On Sept. 10, 2015 the U.S. Court of Appeals for the Second Circuit held, in a 2-1 decision, that the anti-retaliation provision of the Dodd-Frank Wall Street Reform and Consumer Protection Act (“Dodd-Frank”) protects employees who report violations of securities laws only internally. The court’s decision in Berman v. Neo@Ogilvy LLC conflicts with the U.S. Court of Appeals for the Fifth Circuit’s decision in Asadi v. G.E. Energy (USA), L.L.C., in which that court held that employees are protected from retaliation under Dodd-Frank only if they report securities law violations to the Securities and Exchange Commission (“SEC”). The scope of Dodd-Frank’s anti-retaliation provision is, therefore, poised for review by the U.S. Supreme Court.
In Berman, Daniel Berman served as finance director of Neo@Ogilvy LLC (“Neo”) and was responsible for Neo’s financial reporting and compliance with accounting standards. After his employment was terminated by Neo in April 2013, Berman sued Neo and its parent, WPP Group USA Inc., alleging that his employment was terminated as a result of his whistleblowing activity — specifically, his internal report of alleged accounting fraud. The district court granted Neo’s and WPP’s motions to dismiss the complaint, holding that the anti-retaliation provision of Dodd-Frank only protects employees who report securities law violations to the SEC.
The Second Circuit reversed the district court’s decision. In the majority opinion, Judge Newman concluded that there was tension between the definition of whistleblower in Subsection 21F(a)(6) of the Securities Exchange Act of 1934 (the “Exchange Act”) (which defines a “whistleblower” as an individual who reports violations to the SEC) and the anti-retaliation provision set forth in Subsection 21F(h)(1)(A) of the Exchange Act (which prohibits retaliation for, inter alia, internal reporting). While the Fifth Circuit in Asadi held that employees who do not report violations to the SEC do not fall within the statute’s definition of “whistleblower,” the Second Circuit held that there was sufficient ambiguity in the statute for the court to give Chevron deference to the reasonable interpretation of the agency responsible for administering the statute — the SEC.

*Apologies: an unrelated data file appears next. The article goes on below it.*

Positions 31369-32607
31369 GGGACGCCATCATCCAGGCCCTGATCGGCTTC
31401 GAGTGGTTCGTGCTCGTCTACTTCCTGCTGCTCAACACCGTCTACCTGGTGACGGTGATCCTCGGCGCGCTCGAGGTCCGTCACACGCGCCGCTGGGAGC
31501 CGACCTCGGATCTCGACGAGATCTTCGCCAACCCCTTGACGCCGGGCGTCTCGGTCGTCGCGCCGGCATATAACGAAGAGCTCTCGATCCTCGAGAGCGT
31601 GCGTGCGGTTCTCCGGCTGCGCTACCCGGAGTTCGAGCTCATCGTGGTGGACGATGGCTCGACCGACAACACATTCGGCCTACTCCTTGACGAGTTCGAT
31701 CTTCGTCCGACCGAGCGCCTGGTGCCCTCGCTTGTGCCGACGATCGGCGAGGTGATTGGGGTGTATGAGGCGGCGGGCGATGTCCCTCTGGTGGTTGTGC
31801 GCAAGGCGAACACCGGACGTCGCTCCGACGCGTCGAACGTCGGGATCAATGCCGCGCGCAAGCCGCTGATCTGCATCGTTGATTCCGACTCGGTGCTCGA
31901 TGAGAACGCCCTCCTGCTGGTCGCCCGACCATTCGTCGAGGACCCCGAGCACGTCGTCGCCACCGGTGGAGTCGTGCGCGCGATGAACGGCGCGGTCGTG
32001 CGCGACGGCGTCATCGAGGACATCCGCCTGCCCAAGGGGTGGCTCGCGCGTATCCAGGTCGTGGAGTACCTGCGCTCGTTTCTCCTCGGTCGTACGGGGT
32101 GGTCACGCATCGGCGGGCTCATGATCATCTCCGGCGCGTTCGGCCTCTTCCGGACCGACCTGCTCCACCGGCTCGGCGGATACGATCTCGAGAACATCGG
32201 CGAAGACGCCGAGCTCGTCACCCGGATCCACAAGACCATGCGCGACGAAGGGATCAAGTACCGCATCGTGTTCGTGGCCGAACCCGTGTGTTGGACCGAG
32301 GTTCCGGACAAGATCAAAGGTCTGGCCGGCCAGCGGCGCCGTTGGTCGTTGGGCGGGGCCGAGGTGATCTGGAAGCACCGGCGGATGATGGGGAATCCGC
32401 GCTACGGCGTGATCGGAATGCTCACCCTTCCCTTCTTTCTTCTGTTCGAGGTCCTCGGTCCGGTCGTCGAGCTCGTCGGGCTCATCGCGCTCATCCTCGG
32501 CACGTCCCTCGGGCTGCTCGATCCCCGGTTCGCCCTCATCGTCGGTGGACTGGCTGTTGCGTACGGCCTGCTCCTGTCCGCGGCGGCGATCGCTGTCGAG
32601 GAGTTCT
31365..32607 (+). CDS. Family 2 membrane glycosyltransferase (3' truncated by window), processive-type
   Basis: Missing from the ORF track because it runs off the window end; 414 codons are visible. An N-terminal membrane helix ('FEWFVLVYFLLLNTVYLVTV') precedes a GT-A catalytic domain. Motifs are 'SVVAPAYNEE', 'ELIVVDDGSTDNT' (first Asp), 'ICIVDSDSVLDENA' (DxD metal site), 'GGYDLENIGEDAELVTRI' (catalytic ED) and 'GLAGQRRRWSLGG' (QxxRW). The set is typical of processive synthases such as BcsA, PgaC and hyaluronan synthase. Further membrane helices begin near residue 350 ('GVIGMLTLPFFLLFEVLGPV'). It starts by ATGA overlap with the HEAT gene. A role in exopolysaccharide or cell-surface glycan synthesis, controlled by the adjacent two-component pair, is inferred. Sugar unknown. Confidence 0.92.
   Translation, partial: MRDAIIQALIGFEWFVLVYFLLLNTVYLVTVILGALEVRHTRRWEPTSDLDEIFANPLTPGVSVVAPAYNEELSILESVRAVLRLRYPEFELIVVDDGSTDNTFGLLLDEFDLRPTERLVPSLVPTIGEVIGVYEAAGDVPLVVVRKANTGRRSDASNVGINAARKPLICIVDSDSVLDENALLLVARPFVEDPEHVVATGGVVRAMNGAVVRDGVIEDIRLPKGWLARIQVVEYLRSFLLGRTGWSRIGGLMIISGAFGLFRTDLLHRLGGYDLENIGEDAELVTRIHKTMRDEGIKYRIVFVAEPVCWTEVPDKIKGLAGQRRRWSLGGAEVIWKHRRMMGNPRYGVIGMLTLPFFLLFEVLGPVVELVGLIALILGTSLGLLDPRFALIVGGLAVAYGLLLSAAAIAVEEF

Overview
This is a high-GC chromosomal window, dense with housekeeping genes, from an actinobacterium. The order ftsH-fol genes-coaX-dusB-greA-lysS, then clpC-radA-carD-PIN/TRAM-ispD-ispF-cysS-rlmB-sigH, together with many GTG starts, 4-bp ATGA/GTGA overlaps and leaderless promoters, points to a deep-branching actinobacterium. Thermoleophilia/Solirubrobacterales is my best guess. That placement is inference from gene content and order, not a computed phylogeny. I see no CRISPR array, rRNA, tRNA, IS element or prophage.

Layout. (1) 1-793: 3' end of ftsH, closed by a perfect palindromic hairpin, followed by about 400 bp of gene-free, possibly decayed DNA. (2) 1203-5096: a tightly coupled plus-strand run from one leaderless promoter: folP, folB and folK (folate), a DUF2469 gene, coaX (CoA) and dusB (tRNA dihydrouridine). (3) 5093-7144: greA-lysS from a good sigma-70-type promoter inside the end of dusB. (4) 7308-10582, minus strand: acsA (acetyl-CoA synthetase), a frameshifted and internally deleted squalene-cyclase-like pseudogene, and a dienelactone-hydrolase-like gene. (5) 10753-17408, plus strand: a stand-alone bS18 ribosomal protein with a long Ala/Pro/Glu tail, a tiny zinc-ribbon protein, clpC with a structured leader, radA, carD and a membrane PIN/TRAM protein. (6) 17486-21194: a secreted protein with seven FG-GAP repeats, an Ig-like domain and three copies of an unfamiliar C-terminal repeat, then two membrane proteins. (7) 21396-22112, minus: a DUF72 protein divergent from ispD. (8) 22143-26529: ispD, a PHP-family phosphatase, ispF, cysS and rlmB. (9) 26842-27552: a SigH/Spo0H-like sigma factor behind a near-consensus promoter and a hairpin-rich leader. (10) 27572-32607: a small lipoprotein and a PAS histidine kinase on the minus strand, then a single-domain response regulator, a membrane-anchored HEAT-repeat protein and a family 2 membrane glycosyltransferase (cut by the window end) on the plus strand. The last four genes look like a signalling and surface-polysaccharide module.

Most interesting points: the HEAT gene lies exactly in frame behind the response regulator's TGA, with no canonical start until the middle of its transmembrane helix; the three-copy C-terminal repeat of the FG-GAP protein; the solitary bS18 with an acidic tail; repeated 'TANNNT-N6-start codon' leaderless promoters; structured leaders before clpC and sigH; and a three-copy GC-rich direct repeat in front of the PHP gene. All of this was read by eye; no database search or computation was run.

After the passage of Dodd-Frank, the SEC implemented Exchange Rule 21F-2, taking the position that employees who report violations in a manner described in Section 21F(h)(1)(A) of the Exchange Act — which includes reporting violations internally — are protected regardless of whether the employee satisfies the requirements to qualify for an award under Dodd-Frank’s bounty program. After oral argument in Berman, the SEC issued a release that reinforced its position that employees who report violations only internally are entitled to the same anti-retaliation protection as employees who report violations to the SEC. The Second Circuit deferred to the SEC’s interpretation.
The decision is likely to result in an increase in whistleblower retaliation claims under Dodd-Frank. Now, in the Second Circuit at least, employees who believe they have been retaliated against for having reported violations only internally will more likely choose to sue their employers under Dodd-Frank, rather than initiating a claim under the Sarbanes-Oxley Act (“SOX”). Dodd-Frank provides a direct route to federal court, while SOX claimants must first file and exhaust administrative claims with the Department of Labor. In addition, Dodd-Frank has a much longer statute of limitations period and double back pay is available. Accordingly, employers should ensure that they: (1) promptly investigate internal reports of securities law violations and take appropriate action to remedy matters reported (including by taking steps to avoid retaliating against a whistleblower); and (2) vet and document the legitimate bases for adverse employment actions against whistleblowers, to be in a better position to defend against retaliation claims under Dodd-Frank should they arise.